Shag carpet, chocolate fondue, pouring coffee and tea

 

After making the great escape I would find the most comfortable corner of our dining room floor. We had the ever popular golden-yellow shag carpet, with the slightest hints of the other popular color, hints of the

Write your art through your memory

Write your art through your memory


1960’s green. Being a child I remember that Mummy wanted shag carpet, not only because every carpet salesman talked them into it, but because everyone was told, “we guarantee you’ll never loose that plush look, you’ll be the talk of the neighborhood”. I truly believe every house wife must have been told the same thing. I don’t think there was one house we entered that didn’t have shag carpet installed, or didn’t believe the salesmen. All I remember was the so-called “guaranteed, plush, shag look” was matted within 6 months or less. I was always surprised later in life that they weren’t all sued. Wherever the shag was installed the floors were starting to look like a poodle after a bath, or a long-haired dog that hadn’t been groomed in over a year. Once a week my Mum would get a small rake, so that it would pick up the carpet to get back that shag plush look. Sometimes it worked, most times it didn’t. Yet the one place you could absolutely feel the once beautiful shag plush feel was always in the corners. No one walked in the corners and you could still put your little hands in the corners, which always left a sunken in image. It was like making a snow angel during the winter, always feeling like you left your body for the world to see. Unfortunately there wasn’t enough carpet for your body, small or large, only your hand. I found my corner between the veneer china closet and Buffett set, there was no way anyone could see me. I was happy, content and couldn’t wait to find out what was going to happen next.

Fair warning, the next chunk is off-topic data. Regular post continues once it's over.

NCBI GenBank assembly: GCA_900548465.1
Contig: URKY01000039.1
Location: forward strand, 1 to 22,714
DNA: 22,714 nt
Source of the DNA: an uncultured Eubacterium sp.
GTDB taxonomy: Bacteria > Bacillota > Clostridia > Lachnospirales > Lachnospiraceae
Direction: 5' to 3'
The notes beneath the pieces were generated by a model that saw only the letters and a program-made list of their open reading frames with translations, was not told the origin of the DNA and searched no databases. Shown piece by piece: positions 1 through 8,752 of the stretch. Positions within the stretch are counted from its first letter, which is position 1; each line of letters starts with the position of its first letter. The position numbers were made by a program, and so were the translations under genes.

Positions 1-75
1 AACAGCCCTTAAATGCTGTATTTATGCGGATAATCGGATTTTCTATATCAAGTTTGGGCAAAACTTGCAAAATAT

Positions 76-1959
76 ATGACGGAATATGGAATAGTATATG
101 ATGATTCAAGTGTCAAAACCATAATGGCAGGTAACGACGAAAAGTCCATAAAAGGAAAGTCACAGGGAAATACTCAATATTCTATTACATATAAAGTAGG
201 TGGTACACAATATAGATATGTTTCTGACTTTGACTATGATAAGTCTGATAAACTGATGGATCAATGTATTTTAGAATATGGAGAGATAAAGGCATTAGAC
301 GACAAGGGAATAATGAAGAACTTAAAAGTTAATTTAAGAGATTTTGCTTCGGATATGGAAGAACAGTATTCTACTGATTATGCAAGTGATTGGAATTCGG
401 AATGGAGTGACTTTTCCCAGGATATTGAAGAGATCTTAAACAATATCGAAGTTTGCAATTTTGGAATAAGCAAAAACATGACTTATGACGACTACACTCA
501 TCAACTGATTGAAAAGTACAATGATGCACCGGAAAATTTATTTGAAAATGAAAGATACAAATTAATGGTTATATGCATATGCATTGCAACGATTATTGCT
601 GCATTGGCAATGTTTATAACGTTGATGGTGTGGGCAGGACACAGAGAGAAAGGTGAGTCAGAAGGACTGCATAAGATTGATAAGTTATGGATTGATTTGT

As I was peaking over the table for just a second, I noticed Mummy had already served dessert; chocolate fondue. If there was anything as a child that was never around unless adults were present was it; milk chocolate fondue. The smooth warm feeling you had when you dipped the goodies into the fondue pot. The bit of brownies, pound cake, marshmallows, and the favorite ladyfingers. Mummy always had to have fresh fruit too. The strawberries, apples and, bananas. Whenever my mum had this after the fondue dinner all the church ladies would bring in the dipping items so we didn’t go broke on dessert, a pastor didn’t make that much money.

Now my next goal was to find something, anything that resembled melted chocolate, but I knew it was gone. No brownies to dip, no strawberries, and the worst, no lady fingers. It was a sin, a sin not to give a small child chocolate fondue and lady fingers. We were growing to be young ladies, yet we weren’t allowed the pleasure of eating dinner or dessert with the adults, sitting on the floor in the sunken living on bean bags, lounging, or just hanging out. The kids had their room, the kitchen and boring playroom. My Daddy always said, in a I’m kidding, sort of, way, “Children can be heard but not seen”. I would say, “Daddy that doesn’t sound right? Isn’t it seen but not heard?” Daddy would look at Mummy with a smirk on his face and say, “Remember I’m your daddy that won’t let you open up Christmas gifts until I’ve had my tea”, I never thought it was funny, but I was just a kid.